Sharp criticism of regulation: Telekom threatens to shift investments

Sharp criticism of regulation
Telekom threatens to shift investments

For a lot of money, Telekom is laying fiber optics in the German fixed network and expanding the 5G cell phone network. “Patriotic” investments are still being made, explains company boss Höttges. But that could change soon. In essence, it is about “artificial auctions”, the proceeds of which seep away somewhere in the state budget.

Telekom boss Tim Höttges has warned federal politicians against choking off the investments urgently needed for digitization with wrong rules. “If the general conditions do not change, we will see ourselves forced to make even greater use of our opportunities abroad, particularly in the USA,” said the CEO in Bonn. In the US, sales per customer in the telecommunications industry are three times higher than in Germany. According to Höttges, investments here are hardly worthwhile, also because consumer prices are low.

Telekom is currently spending billions to lay fiber optics in the German fixed network and expand the 5G cell phone network. The earnings pearl of the Bonn group is, however, the American subsidiary T-Mobile US. One still invests “patriotically”, said Höttges with regard to domestic investments. “But we can only do that because we have the balance sheet of our American business behind us – we couldn’t invest as much if we didn’t have the enormous cash flow and enormous financial strength from the USA.”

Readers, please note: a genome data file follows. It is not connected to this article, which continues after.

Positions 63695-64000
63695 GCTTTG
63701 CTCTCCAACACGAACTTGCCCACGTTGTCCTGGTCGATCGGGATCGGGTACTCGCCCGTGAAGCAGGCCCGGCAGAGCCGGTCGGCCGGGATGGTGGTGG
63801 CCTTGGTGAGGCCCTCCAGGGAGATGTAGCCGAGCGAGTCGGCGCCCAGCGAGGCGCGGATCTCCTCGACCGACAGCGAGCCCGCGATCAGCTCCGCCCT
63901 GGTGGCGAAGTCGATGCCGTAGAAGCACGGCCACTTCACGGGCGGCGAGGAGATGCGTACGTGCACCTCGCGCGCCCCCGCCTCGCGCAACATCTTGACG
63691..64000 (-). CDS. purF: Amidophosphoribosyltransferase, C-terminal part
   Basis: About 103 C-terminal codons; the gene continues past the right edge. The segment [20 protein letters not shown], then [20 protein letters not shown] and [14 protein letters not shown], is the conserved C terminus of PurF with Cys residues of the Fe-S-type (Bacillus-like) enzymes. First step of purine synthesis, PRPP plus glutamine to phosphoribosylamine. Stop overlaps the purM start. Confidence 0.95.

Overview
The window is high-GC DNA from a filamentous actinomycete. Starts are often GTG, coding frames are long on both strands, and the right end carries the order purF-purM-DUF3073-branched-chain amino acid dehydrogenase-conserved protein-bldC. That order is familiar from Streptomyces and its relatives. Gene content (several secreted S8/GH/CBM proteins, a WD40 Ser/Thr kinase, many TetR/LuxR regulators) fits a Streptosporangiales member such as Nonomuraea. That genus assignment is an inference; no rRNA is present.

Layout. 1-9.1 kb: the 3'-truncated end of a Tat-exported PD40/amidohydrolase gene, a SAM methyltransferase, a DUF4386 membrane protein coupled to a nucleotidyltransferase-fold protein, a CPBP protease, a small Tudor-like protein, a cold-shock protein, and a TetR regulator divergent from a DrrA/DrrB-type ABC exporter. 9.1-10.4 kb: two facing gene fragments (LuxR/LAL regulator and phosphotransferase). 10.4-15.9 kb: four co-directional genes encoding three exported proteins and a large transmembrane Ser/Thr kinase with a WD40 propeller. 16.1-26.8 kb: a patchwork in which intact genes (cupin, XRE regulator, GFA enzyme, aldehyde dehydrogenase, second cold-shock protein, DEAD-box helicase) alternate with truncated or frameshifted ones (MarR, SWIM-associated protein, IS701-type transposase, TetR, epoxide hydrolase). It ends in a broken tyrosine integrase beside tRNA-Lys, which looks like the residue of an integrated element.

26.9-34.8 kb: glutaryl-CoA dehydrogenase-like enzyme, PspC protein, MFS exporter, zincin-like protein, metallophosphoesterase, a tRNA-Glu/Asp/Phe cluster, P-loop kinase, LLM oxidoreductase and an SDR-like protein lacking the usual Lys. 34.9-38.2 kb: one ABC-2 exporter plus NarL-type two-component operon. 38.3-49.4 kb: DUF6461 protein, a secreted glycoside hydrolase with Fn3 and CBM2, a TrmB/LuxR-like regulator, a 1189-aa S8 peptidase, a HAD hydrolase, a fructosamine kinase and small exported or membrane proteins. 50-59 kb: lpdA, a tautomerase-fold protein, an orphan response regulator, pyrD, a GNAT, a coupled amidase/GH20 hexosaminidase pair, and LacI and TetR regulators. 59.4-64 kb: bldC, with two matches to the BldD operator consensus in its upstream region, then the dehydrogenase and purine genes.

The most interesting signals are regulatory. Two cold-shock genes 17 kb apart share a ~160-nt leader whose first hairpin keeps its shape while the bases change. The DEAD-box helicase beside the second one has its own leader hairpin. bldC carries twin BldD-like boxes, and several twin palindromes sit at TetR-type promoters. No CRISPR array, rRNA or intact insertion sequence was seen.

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Höttges made it clear that domestic investments could change course. “We have to look at the numbers very soberly – we are a company and it’s not about making patriotic decisions.” Rather, one must justify investment decisions to shareholders. His company has “many highly profitable opportunities to expand your business,” said Höttges, making it clear that these are not in Germany today.

“We regulate completely without addressing the issues”

Höttges’ criticism refers, among other things, to the common practice that the Federal Republic auctions mobile radio frequencies every four to five years and the network operators pay billions for this. “We regulate completely without addressing the issues.” Instead of providing the right framework for a good network expansion, the state organizes “artificial auctions that devour a lot of money, which then disappears somewhere in the state coffers, but not in the infrastructure”.

The next mobile phone auction will probably take place in the coming year. However, it is possible that there will be no auction this time, but that frequencies will be allocated and the companies will commit themselves to ambitious expansion requirements. The pending award could also lead to a so-called service provider obligation, in which mobile phone companies without their own network – such as Freenet – get access to the established networks.

Such a regulation, which is seen mostly positively by federal politicians and could boost competition, is a red rag for the manager – he doesn’t want his company to have to let competitors use its own cell phone network, which is expensive to build. The service provider obligation would have negative consequences for the expansion intensity in Germany, the company boss warned. According to his description, the high investments in the network would be devalued if the competition could boast the same network on the market. The network operator would get rent, but according to Höttges it would be too low. “It’s not good for the market as a whole, it’s only good for the service provider.”

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